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Current Chapter

Current chapter – LTS002a


Those clients receiving long term support recorded in LTS001a who received an unplanned review during the year.

PLUS planned reviews for those clients that led to a care home admission

Period 01/04/2021 – 31/03/2022 (all tables).


Changes for 2021-22

None identified. 


General description and business case

This measure tracks the sequel to an unplanned review of long term support as well as recording planned reviews leading to a care home admission. Measure LTS002b includes a fuller account of planned reviews for those clients who have been receiving long term support for more than 12 months.

When benchmarked, differences between local authorities can be examined to see how demands and responses to those demands differ, as well as giving an indication of how levels of need change once clients are ‘on the books’. It is recognised that changes in care packages (including care being ended) are sometimes made outside of a formal review.

Such changes are not captured by the measure. The data in this measure is not intended to provide any sort of indication of what proportion of clients have been reviewed during the year.


Unplanned reviews

Unplanned reviews will be prompted by a change in client circumstances and a resulting request made to the local authority (either by the client or someone acting on their behalf) to review client care needs.

Unplanned reviews are those triggered by significant events as opposed to planned, scheduled reviews which occur routinely, usually annually. Initial reviews completed a few weeks after a new care package is provided are included in the definition of ‘planned’ reviews.

Having an account of unplanned reviews for all clients who have received services during the year allows a better understanding of the resource demands placed on local authorities due to unforeseen events. More than one unplanned review may be triggered during the year, so this measure provides a count of activity as well as a count of clients. This measure tracks both the trigger for the review (the ‘significant event’) and the immediate sequel to that review (for example a move to residential care, an increase in care provision, etc.).

Tracking the sequels to unplanned reviews will show the proportion of existing clients who are referred for ST-Max (often termed ‘reablement’) following a change in circumstances.

This measure may also provide useful intelligence for preventative work (e.g. it may influence practice in adult safeguarding or lead to changes in how planned reviews are conducted). The measure can give an insight into whether the initial care planning for long term support is working well or not (e.g. insufficient or poorly planned support may lead to frequent unplanned reviews).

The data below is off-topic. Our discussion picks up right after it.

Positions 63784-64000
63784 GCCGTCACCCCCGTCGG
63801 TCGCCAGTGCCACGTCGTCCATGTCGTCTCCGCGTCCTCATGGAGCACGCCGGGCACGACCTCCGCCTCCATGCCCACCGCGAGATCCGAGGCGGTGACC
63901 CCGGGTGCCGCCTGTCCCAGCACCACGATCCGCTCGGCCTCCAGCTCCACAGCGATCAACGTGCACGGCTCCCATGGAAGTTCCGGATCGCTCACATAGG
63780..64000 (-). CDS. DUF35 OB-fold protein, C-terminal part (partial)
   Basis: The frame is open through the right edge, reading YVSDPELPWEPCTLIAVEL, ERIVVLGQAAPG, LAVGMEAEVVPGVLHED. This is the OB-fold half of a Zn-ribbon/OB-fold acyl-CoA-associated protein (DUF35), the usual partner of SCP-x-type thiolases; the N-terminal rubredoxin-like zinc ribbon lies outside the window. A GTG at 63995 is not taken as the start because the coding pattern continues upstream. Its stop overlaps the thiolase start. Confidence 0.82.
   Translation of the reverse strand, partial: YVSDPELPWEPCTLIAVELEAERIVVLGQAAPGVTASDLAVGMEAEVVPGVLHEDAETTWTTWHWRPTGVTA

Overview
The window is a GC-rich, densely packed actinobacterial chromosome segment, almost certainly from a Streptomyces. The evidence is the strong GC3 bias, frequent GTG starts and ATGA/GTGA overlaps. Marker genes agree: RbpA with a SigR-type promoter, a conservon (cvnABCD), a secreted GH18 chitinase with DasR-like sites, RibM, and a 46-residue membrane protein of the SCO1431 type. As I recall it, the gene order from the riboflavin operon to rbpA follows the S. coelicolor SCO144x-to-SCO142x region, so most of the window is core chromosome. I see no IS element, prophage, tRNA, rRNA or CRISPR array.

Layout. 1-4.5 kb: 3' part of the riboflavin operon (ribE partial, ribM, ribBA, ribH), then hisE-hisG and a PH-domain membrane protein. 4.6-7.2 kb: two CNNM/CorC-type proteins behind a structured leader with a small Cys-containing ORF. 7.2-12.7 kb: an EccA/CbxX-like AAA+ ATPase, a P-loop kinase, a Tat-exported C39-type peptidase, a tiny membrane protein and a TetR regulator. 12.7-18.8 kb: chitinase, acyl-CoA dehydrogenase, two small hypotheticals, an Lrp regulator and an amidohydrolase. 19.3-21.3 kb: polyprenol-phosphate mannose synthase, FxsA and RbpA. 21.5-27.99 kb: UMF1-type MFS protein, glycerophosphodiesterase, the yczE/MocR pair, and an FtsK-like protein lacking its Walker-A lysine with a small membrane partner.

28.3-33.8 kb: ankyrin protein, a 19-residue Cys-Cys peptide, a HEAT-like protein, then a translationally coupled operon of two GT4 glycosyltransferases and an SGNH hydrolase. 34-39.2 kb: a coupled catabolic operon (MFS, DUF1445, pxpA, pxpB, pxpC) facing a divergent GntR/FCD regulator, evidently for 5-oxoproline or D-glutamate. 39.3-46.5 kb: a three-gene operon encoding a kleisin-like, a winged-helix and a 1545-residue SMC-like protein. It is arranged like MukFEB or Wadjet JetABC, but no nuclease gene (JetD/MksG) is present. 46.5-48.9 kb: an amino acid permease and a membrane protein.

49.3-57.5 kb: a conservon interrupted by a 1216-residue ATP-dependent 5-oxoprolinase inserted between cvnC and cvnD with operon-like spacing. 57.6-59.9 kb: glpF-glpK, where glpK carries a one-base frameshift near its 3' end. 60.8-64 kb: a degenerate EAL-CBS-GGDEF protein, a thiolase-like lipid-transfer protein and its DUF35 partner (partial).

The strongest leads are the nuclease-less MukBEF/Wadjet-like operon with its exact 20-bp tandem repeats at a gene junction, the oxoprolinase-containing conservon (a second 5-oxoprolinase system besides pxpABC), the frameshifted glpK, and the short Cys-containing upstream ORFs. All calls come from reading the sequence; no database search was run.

Planned reviews

Planned reviews that result in a care home admission (Table 2) are also captured in order to support ASCOF measure 2A (Long term support needs met by admission to residential and nursing care homes, per 100,000 population). The significant events leading to care home admission can also be analysed.


What to include/exclude?

For clients to be included in LTS002a, the following criteria must apply:

  • only clients with reviews of long term support needs should be included – ‘reablement reviews’ or other reviews or checks of preventative services such as equipment, should be excluded
  • each unplanned review with a known sequel should be included, with more than one review in a year possible
  • the sequel to review must be known during the year (1st April to 31st March) even though service provision or other arrangements might not yet have been set up. There should be one sequel for each review counted
  • planned reviews should only be included in Table 2 and only where the outcome of the review was to make a long term placement in residential or nursing care

A ‘review’ is a full re-examination of client needs and must include a (formal) reassessment and direct contact with the client. A review cannot be completed without input from the client (and/or the client’s representative), as it should be a re-assessment of their need for social care services. A potential outcome of a review must be the offering of new or continuation of current services as well as services being ceased. Note, however, that closing down case files or checking that services have stopped following the death of a client does not count as a review for SALT purposes. Similarly, reviews that are not completed before a client dies (or for any other reason) should not be included.

This measure only includes clients counted in LTS001a, i.e. clients in receipt of long term support at some point during the year. A person who previously received long term support which had ended before the start of the year should not be included in LTS001a and not be eligible for inclusion here.

There will be some clients recorded in measure LTS001a having long term support whose review is still in progress at year-end, or if completed, the sequel may still not be known.

These clients should not be included in this year’s data but captured in next year’s SALT data if they remain in receipt of long term support until 1 April.

Carers who themselves received long term support for social care needs (i.e. they are also being treated as service users) are included in this measure (in line with measure LTS001a).


Detailed guidance for data tables

Tables 1a (i), 1a (ii) and 1b (i), 1b (ii)

Following a mandatory reporting change in 2017-18 reviews are now reported based on the long term support setting for each client. The sequels differ depending on each setting. This allows a more straightforward interpretation of the data concerning changes following review (such as moves between residential and nursing care) and removes the irrelevant sequels from each setting.